There will be no U.S. sanctions against Chinese companies and other entities as punishment for “economic cyberattacks” imposed ahead of a planned U.S. visit next week by President Xi Jinping.
Reuters reported on Tuesday (Sept. 15) that an unnamed U.S. official and another person “briefed on the White House’s thinking” confirmed that sanctions would not be levied. The key reason, according to those sources, is not tied to fully formed consensus on how to address the cyberattacks. Rather, the U.S. wants to avoid casting a pall over the visit, which begins on Sept. 24 and will feature a black tie state dinner at the White House.
Citing The Washington Post, Reuters noted that the two nations have in fact reached some agreement on cyber issues, though sanctions are still a possibility. Those sanctions would be focused on foreign citizens and also foreign firms that have been identified as being responsible for cyberattacks on U.S. commercial outfits. And should sanctions eventually materialize, they would be an outgrowth of an executive order signed by President Barack Obama specifically aimed at hackers allegedly targeting U.S. data and computer systems.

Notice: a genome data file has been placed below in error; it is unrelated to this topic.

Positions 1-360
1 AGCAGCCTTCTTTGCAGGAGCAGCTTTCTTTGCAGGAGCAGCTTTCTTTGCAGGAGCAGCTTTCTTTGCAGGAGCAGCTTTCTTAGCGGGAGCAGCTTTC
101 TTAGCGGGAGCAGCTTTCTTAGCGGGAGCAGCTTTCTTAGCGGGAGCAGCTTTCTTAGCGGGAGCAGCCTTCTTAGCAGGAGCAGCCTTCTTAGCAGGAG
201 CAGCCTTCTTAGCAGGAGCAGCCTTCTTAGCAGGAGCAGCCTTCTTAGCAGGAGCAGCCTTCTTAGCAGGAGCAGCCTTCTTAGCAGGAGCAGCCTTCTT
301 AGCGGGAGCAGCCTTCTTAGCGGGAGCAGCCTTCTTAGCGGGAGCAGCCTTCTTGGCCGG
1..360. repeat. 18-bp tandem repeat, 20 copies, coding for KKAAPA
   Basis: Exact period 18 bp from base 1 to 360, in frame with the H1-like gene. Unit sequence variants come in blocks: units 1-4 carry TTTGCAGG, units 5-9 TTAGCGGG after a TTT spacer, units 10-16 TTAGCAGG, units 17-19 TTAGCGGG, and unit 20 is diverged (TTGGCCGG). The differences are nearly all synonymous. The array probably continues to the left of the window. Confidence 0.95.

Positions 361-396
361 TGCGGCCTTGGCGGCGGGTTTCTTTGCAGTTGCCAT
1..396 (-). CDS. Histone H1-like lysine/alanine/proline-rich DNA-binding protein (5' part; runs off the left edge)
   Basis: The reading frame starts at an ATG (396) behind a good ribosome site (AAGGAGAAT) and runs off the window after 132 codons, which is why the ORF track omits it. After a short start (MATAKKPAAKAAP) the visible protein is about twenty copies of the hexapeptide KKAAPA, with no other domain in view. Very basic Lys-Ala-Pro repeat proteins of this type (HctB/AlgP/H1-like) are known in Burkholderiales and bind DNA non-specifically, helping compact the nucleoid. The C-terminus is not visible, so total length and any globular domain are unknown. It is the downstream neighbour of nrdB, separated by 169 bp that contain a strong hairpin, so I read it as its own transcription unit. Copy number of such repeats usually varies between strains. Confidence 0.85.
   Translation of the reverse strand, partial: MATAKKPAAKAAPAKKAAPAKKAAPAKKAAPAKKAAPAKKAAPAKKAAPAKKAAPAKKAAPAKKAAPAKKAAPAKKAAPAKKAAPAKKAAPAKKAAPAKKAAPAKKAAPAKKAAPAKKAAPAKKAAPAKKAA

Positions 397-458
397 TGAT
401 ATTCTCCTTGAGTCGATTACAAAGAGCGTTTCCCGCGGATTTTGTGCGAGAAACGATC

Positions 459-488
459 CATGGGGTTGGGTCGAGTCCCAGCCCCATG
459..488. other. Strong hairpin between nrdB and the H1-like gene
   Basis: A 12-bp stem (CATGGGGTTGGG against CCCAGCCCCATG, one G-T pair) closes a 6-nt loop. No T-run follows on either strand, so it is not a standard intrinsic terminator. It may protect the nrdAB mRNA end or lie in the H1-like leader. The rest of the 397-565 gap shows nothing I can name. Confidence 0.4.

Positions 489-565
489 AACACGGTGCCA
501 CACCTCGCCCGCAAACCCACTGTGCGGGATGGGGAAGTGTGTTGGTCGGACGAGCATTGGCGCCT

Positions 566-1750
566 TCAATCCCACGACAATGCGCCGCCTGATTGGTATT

Yet, two unnamed sources noted by Reuters stated that sanctions have at best mixed support from the same large U.S. enterprises that would indeed benefit from those sanctions. That’s due at least partly to the fact that it would become tougher for those same firms to do business in China or with partners already in the mix who may wind up becoming targets of those sanctions.
[bctt tweet=”Sanctions against China for cyberattacks have at best mixed support from large U.S. companies.”]
The Chinese marketplace will indeed be a topic of discussion, Reuters said, as expansion into that market will be the focus of a Seattle meeting between Xi and tech industry leaders, among them executives from Apple and Microsoft.